and make sure your external power is not more than 5 volts

Connecting the external 5volt supply to Aref could be dangerous.
Better leave Aref as it is (default), and power the Arduino from the external 5volt supply (on the 5volt pin).
Leo..

Thank you.
Leo..

From Arduino Foundations:
The ATmega datasheet also cautions against switching analog pins in close temporal proximity to making A/D readings (analogRead) on other analog pins. This can cause electrical noise and introduce jitter in the analog system. It may be desirable, after manipulating analog pins (in digital mode), to add a short delay before using analogRead() to read other analog pins.

The Atmel datasheet advised to read twice and keep the 2nd but did give a "settle time" shorter than a full read.

Do you measure each 10R resistor as exact 10.0?

Arduino has no FPU, the floats are 32-bit piles of sand so why not work with integers and small units? It'll run faster and hold precision.

Work in long microvolts and Ohms. You can lose 3 places in a divide and still have precise millivolts.

10R + 100R divider, 5VCC
Vout = (5000000uV * 100R) / (10R + 100R) = 4,545,454uV = 4545mV = 4.545V

Please ignore that its just wrong.

So the current flowing in all the resistor chains is all flowing through the thin supply wires (aka resistors). While I'm not saying its impossible my meories of working with Kirchoffs laws, Thevenin & Norton Thms are not up to working that one out.
There will be an (basically unknown) voltage drop across the ground, which you would need to compensate; and ALSO a voltage drop across the 5V supply that would change the reference voltage for your measurements.

Realistically you need to find a way to change the hardware to allow you to make a 4 terminal measurement.

Here is a suggestion. If you can break the connection between one of the resistor chains you can access the voltages you need to measure like this Rw1, Rw2 represent the connecting wires;
As "no" current is drawn by the arduino analog inputs you can connect MV1, MV2 and measure voltage V1, V2.
Alternatively you could use MV1 as arduino ground and MV2 as arduino supply, so taking fewer analog inputs.
Or if you cant have seperate grounds you can use the voltage drop across RW2 to estimate that across RW1.
Of course these approaches will ONLY be accurate if the "bus bar" connections shown thicker in the diagram are relatively low resistance.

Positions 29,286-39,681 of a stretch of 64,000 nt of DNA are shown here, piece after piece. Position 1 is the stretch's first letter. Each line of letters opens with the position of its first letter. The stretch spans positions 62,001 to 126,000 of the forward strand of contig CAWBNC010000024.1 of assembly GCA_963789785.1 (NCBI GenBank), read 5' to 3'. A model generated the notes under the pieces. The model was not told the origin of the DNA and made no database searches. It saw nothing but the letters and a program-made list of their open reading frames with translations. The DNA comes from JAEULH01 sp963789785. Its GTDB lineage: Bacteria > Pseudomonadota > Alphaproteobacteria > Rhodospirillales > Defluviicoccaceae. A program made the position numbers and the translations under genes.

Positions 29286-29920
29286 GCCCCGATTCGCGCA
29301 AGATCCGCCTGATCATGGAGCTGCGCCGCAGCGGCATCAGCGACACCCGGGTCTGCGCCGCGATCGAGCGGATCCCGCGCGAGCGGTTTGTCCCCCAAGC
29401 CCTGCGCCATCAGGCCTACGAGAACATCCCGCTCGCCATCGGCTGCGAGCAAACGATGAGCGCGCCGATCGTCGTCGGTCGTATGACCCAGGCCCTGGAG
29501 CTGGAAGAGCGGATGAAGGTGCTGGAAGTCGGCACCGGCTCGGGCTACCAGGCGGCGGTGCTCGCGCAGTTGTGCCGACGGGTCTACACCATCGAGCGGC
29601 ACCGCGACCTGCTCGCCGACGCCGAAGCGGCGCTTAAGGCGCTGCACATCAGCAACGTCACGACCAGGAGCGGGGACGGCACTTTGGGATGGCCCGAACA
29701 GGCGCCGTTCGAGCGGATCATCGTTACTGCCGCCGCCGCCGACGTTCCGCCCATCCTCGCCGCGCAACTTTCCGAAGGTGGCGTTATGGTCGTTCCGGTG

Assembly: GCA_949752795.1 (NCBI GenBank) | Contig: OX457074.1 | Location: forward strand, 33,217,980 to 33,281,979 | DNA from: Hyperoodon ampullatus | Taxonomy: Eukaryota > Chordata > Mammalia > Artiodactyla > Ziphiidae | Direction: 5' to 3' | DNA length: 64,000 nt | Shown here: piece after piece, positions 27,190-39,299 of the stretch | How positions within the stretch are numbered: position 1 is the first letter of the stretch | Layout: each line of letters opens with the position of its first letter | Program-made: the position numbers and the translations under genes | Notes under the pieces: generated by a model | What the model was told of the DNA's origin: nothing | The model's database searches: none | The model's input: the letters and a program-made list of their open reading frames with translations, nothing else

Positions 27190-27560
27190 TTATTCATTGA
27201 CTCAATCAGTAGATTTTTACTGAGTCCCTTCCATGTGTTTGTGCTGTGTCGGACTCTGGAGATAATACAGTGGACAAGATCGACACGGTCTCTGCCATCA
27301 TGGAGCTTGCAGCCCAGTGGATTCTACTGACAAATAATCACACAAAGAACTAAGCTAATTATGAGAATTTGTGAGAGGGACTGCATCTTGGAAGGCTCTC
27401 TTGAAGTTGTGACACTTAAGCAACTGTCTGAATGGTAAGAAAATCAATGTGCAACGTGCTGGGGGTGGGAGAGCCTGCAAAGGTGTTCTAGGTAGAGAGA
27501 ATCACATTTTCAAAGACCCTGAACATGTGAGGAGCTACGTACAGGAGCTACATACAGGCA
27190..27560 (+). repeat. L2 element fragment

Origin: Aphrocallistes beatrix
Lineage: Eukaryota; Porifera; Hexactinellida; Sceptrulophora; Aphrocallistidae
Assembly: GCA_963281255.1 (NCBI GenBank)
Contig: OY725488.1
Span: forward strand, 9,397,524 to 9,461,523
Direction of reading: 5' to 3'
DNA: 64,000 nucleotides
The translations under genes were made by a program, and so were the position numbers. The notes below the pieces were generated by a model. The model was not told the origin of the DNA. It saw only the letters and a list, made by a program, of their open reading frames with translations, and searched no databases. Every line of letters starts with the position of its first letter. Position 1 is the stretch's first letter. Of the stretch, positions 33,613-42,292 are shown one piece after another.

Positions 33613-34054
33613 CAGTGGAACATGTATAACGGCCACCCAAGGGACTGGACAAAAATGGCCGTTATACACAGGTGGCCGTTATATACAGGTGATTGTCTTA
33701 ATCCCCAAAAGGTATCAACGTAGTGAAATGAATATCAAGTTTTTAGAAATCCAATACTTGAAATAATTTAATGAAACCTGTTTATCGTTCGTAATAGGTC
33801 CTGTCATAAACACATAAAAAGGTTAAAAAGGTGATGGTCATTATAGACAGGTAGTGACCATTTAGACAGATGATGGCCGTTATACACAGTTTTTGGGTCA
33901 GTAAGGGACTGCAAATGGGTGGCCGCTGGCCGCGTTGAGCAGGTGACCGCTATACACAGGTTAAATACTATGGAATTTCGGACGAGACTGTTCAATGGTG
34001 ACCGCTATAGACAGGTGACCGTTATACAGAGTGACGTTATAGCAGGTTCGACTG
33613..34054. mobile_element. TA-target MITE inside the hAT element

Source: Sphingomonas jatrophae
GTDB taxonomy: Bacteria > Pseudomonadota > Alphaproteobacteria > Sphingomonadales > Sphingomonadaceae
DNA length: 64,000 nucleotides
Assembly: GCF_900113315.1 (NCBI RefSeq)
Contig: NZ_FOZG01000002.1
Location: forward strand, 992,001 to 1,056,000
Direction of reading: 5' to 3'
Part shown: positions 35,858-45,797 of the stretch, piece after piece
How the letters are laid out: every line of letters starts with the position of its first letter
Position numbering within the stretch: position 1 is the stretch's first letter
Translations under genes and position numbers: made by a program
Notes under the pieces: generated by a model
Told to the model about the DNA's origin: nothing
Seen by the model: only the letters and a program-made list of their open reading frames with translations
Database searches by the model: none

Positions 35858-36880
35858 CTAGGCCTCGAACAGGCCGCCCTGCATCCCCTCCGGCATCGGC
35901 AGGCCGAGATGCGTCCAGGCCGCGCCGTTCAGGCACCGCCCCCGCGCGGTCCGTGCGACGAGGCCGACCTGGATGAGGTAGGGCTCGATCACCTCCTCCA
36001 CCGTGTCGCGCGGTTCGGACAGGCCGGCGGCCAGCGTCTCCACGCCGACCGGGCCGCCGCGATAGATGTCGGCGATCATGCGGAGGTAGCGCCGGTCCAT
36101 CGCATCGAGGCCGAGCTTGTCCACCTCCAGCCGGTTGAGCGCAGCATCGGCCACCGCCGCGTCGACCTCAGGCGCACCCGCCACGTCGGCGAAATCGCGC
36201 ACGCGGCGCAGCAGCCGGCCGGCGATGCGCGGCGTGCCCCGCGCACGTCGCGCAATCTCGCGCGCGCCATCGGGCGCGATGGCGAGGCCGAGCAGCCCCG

Heh, I had a feeling I should. No worries Yeah, I was really hoping not to have to rehash this tester again. But, as 4-terminal testing has already been suggested, I suppose there is no way around it.

That is probably the easiest point to break the chain at. These wires are soldered into a daughter board (which the resistors are mounted to), so unsoldering them shouldn't be much of a challenge.

Connect these to 2 analog inputs you mean? I.e. A0 and A1 will be hooked to MV1 and MV2, and then A2+ will be connected to each subsequence resistor network as it is currently? If so, I'll need to find a way to multiplex then. All 16 analog inputs are currently being used with the current setup.

My current bus bar is quite robust as it is and is soldered directly to the PSU. It's only the wire leading into the resistor networks that are thin.

Of note, this morning, I have rewired the board to only use the master PSU (the 5.15V @ 10A powering the rails). Everything, including the Arduino, is running off this single PSU. Under full load, I am seeing the resistor networks consume, at most, 4-5A with no drop in the voltage from the PSU. I've seen marginal improvement to where I am now barely within my goal of +/- 0.5 ohms. But, I would still like to see this improve if at all possible.

I believe in one of my updated code pieces above, I am doing these suggestions. You can go back up and look to verify.

I am stealing this quote, it made me chuckle.. I didn't think about that. I haven't had an issue with precision as I am only going to 2 decimal places, but I will update the code to use integers wherever possible.

Okay, curveball question time: this Arduino is supposed to drive a W5500 ethernet shield and 16 Adafruit Neopixels (sometimes simultaneously, including during testing) for data collection. Because both are being driven off the 5V pin on the Mega, will this cause any additional errors I'll need to correct for?

It is possible for me to drive both off the 5.15V PSU directly instead of through the 5V pin on the Mega if you think I should.

I assumed you were just meaning as I was reading the analog value. Not the entire program, nor did you explain why it was a bad idea. Plus, as I stated above, I'm not having an issue with floating point precision, so I didn't think about it the implications of using floating points then. Tbh, it's not a priority of mine to change to use integers wherever possible at this time. Floating point precision isn't causing issues as seen between the readings on the Arduino and the fluke